TORONTO – Hypocrites and gamblers, last night (December 16) Toronto Catholic school trustees told the Archbishop of Toronto, Thomas Cardinal Collins, to “take a hike”. They are hoping no one will notice and no one will care [enough] to do anything about it. They voted 8- 1 (plus three wise recusals) on a Motion to condemn one of their colleagues with malicious, vindictive intent to humiliate and subjugate.
Their target was to drive a stake through the heart of Catholic education. Trustee Nancy Crawford, the singular contrary vote, defined the issue as faith based.
Ironically, on November 28, last month, all twelve trustees acknowledged the primacy of the magisterium (the archbishop) on matters that define Catholicism.
That primacy is at the base of the Constitutional guarantees for Catholic schools, their funding and their right to exist. The Education Act and even the Human Rights Code (HRC) enshrine that relationship.
For those of us who work in a lay person’s world, it means that the religious-cultural freedoms and rights (along with the educational-instructional structures that make them possible) cannot be violated. No School Board group of Trustees can diminish them by setting up a “competitor” set of rules of behaviour that undermine that relationship.
No Trustee Code of Conduct (TCC) authored under the Education Act or the Human Rights Code can trump the obligations of the Province to its Roman Catholic citizens under the Constitution. In other words, no TCC can result in erosion of those rights – no matter how meticulously worded. It is a fundamental rule of Law that one cannot make legal through the back door what is illegal if attempted through the front door.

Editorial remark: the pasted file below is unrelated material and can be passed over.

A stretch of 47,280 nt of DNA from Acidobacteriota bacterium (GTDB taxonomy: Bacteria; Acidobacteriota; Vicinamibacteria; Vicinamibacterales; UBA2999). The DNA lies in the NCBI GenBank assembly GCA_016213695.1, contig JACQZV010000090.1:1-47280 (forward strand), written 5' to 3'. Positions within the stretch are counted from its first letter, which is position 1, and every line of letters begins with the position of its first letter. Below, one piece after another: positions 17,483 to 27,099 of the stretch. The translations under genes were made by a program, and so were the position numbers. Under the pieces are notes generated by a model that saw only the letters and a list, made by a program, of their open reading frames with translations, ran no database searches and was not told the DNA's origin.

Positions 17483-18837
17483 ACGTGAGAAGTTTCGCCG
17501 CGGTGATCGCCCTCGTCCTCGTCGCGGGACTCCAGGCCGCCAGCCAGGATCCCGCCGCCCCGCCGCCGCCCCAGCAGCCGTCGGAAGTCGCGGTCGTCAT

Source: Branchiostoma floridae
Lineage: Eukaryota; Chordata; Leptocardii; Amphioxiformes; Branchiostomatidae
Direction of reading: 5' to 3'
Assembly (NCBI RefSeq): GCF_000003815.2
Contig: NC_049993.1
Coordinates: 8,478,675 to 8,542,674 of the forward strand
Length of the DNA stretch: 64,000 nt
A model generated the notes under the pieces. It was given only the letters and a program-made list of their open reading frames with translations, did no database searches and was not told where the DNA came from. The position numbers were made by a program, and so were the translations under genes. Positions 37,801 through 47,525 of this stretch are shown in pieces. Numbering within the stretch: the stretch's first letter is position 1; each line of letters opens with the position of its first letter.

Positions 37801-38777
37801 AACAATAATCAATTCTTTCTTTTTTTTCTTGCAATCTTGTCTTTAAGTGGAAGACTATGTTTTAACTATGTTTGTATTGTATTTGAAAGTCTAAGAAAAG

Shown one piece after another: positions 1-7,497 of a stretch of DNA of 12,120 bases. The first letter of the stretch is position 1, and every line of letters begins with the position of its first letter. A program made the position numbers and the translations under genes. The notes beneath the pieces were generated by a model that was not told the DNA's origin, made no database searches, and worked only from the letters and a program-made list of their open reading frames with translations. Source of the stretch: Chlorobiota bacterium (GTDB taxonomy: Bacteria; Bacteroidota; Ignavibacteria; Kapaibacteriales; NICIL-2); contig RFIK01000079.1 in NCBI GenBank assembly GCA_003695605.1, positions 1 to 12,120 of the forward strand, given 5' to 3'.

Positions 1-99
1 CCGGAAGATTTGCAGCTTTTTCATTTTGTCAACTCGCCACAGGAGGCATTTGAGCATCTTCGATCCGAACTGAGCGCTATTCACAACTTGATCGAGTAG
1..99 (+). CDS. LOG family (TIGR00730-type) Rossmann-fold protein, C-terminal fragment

In government, every proposed legislation and/or change in regulations flowing from those laws must first be reviewed by the Ministry of Justice (and/or of the Attorney General) to ensure that neither impacts negatively on Constitutional rights and duties.
For that reason, as we have pointed out in previous articles, the Education Act specifically prohibits the Minister from doing anything that diminishes Roman Catholic Rights under section 93 of the Constitution Act. For that same reason, under section 19 (1) and (2) of the Human Rights Code the Minister of Justice states that the HRC does not apply to Roman Catholic schools.
When Trustees emerged from Private session last evening, they reported having “received” legal opinion on the only matter at hand. They neither made that opinion public nor debated its merits.
Nor did they reconcile how their decision would impact on the religious teachings demanded by the Catholic Catechism and the Church’s reliance on the Good News Gospel. It is an awkward position for the Cardinal and the Premier.
What those trustees also did not do is explain how one of their colleagues, who appears to be occupying a seat at the Board while in contravention of the law – and is not a Catholic schools supporter in law – was allowed to vote.
The nominal – proxy – object of their venom, Michael Del Grande must surely be contemplating legal action. If he does file for Judicial Review, then we the public will know everything as the issue moves to discovery. No more lurking in the shadows and skullduggery.